Pentecost Sermon RexHunt 2006
PENTECOST: A DAY TO SEE GREEN AMID THE RED!
A man whispered, âGod speak to me!â
and a kookaburra laughed. But the man didnât hear.
So the man called out, âGod speak to me!â
and thunder rolled across the sky. But the man didnât listen.
The man looked around and said, âGod let me see you!â
and a star shone brightly. But the man didnât see.
Despairingly the man said, âGod show me a miracleâ
and a life was born. But the man didnât notice.
Desperate now, the man said, âLove me Godâ,
and his wife smiled at him. But that was so normal, he missed it.
Feeling completely alone he whispered into the heavens,
âTouch me God and let me know you are here!â
God reached down and touched the man.
But the man brushed the butterfly away and went sadly on his way.
Today is Pentecost Sunday.
A day when most Christians see red!
A day for being surprised and fully enlivened by creativity - âGodâ.
For Pentecost is about allowing the breath of creativity - âGodâ,
to fill every fibre of nature, and of our being,
in every moment of our matter-energy, space-time, existence.
Like a movie director (Wm Loader web site), Luke, the storyteller
we traditionally claim as the author of the Acts of the Apostles,
which we now reckon was written in the early 2nd century,
creates an imaginative scene of wind and fire... and noise.
A script full of symbolism which can not be taken literally,
whatever historical events may or may not lay behind the story.
On the other hand, Pentecost is also about hearing and experiencing
that creativity - âGodâ - in a language we can understand.
Not just in Australian or French or German or any of the
Asian or Pacific or Aboriginal languages,
but also in the language of such social issues as
un- and under-employment,
and the ecological crisis.
What a difference a day makes!
Well, during the past few weeks I have read a couple of interesting articles,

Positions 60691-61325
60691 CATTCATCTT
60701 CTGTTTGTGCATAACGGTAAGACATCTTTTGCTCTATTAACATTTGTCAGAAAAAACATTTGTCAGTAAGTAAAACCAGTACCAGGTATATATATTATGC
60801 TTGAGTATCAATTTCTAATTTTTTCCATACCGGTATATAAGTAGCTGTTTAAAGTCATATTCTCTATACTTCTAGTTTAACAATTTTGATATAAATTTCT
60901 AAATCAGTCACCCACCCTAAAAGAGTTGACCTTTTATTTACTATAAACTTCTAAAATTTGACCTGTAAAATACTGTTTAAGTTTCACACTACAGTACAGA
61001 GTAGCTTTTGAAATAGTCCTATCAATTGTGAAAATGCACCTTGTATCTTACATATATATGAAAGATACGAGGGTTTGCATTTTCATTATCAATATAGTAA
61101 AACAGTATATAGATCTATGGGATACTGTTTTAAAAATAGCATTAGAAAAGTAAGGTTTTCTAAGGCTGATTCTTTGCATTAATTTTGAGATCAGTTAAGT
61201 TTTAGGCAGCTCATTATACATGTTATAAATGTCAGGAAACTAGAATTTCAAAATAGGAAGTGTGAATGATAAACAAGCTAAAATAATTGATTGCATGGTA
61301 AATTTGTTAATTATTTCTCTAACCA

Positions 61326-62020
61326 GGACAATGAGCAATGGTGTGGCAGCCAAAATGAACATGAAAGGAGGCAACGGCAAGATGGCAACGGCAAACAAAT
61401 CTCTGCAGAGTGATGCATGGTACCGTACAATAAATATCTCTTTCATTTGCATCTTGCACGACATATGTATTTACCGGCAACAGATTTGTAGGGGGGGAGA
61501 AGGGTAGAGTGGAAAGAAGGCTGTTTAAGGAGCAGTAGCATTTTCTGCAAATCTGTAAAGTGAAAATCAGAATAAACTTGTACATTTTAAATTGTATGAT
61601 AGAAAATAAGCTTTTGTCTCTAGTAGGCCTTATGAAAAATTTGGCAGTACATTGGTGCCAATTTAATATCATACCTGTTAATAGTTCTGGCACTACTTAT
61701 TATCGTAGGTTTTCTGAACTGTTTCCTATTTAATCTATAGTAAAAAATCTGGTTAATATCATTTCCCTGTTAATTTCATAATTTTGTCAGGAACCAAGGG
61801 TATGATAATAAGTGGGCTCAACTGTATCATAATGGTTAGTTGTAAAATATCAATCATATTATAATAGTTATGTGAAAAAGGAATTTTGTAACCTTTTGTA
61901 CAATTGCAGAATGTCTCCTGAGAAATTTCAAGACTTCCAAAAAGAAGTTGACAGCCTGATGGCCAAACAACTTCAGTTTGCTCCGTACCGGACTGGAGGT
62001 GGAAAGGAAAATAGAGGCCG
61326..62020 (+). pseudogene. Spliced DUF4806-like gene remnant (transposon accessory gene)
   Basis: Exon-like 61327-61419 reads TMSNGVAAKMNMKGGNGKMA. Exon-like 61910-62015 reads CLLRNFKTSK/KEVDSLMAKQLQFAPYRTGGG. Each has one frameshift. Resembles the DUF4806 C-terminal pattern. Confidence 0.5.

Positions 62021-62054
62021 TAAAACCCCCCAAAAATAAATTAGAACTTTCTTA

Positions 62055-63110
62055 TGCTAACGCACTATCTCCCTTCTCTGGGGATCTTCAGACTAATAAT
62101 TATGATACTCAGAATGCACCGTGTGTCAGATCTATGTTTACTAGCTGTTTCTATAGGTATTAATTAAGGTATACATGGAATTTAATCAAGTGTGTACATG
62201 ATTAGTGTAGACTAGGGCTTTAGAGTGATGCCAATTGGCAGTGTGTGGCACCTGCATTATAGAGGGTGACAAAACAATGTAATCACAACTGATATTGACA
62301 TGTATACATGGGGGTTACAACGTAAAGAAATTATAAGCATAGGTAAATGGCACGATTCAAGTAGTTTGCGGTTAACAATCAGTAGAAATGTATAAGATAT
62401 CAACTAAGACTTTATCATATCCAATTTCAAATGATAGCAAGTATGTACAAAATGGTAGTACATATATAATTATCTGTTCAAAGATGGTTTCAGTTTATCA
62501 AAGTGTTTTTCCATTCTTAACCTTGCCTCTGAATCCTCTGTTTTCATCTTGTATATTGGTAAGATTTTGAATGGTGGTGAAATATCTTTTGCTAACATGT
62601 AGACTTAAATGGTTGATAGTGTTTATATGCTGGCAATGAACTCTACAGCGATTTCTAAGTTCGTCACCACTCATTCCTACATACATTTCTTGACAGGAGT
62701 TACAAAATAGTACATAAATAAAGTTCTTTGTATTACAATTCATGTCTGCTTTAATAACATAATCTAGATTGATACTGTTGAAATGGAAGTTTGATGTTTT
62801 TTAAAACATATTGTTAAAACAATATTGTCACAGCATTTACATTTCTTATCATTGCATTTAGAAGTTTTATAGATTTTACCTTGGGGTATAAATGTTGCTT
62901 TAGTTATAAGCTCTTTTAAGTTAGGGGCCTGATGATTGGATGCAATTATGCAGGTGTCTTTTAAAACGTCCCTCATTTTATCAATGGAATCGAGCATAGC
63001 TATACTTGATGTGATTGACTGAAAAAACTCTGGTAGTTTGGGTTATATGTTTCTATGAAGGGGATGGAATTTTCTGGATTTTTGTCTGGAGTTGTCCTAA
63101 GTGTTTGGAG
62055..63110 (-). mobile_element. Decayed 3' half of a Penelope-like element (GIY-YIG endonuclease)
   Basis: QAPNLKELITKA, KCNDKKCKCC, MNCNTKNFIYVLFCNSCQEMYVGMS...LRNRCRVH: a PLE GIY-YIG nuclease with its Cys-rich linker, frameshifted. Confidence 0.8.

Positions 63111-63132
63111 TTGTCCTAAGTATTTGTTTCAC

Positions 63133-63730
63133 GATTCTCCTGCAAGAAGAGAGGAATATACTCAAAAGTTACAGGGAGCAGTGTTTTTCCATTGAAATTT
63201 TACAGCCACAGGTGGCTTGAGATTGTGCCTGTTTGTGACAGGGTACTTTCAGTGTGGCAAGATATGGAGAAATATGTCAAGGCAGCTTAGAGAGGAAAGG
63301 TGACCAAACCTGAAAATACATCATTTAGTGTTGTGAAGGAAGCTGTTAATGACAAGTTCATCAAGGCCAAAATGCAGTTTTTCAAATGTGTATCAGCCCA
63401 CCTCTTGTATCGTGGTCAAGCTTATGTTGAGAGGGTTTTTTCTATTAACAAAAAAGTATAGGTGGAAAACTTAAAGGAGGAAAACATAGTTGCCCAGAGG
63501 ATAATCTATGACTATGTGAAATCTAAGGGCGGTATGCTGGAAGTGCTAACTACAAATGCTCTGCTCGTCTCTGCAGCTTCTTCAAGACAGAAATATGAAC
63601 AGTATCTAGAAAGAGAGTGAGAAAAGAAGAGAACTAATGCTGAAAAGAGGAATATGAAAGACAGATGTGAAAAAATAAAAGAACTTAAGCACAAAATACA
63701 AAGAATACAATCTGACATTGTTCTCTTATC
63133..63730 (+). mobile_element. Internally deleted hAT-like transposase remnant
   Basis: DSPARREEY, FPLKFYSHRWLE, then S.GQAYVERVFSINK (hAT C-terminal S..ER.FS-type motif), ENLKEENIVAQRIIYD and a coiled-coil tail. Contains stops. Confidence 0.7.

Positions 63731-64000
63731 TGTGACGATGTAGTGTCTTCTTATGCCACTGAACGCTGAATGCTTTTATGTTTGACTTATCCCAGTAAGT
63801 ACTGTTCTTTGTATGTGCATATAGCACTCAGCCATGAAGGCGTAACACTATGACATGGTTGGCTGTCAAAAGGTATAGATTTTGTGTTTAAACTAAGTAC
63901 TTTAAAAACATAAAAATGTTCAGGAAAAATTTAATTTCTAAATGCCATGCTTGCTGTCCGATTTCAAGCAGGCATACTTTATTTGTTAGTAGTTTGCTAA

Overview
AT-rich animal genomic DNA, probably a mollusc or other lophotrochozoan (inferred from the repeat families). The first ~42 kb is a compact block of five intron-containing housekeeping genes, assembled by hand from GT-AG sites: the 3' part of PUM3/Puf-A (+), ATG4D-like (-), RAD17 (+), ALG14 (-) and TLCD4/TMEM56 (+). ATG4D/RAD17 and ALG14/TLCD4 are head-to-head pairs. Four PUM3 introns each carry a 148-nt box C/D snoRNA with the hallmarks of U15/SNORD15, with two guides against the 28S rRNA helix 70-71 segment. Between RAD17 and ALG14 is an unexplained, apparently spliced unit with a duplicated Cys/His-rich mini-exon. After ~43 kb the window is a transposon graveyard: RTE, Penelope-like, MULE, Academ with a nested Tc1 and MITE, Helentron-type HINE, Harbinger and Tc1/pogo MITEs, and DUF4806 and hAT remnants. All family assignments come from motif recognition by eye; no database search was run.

published nearly 40 years apart, which I reckon can take the Pentecost story
beyond the âlanguageâ game traditionalists are want to play,
into some of these real and important social concerns.
One article was on âReligious Naturalismâ and our understanding of nature.
The other was on the ecological crisis as a âspiritâ-ual problem.
Unlikely subjects to be linked with Pentecost? Perhaps.
So let me weave some random thoughts
I gained from these articles. And on Pentecost.
Lynn White, in what is now his famous 1967 article called
"The historical roots of our ecologic crisisâ, suggests that
Christianity's attack on so-called pagan religion
effectively stripped the natural world of any spiritual meaning.</blockquote>
Indeed, Christianity replaced the belief that the âsacredâ is in rivers and trees,
with the doctrine that God is a disembodied spirit
whose true residence is in heaven, not on earth.
âBy destroying pagan (religions),
Christianity made it possible to exploit nature
in a mood of indifference to the feelings of natural objectsâ (White 1967).
Mmm. What an interesting thought, I thought. So I read on.
The impact of Christianity's teachings has tended to empty the biosphere of any sense of God's presence in natural things.
God, in terms of traditional theism, is pictured as a sky-God.
And in turn, human beings, as bearers of God's image,
are regarded essentially as âsoulsâ taking up
temporary residence in their earthly bodies.
So, White says, in this sense the ecological crisis:
irreversible ozone depletion,
massive deforestation, is fundamentally a spiritual crisis.
Because... certain Christian teachings have blunted our ability
to experience co-belonging with other life forms.
And this has rendered us unwilling to alter our self-destructive course
and plot a new path toward sustainable living.
Simply put: we have fogotten the earth is alive,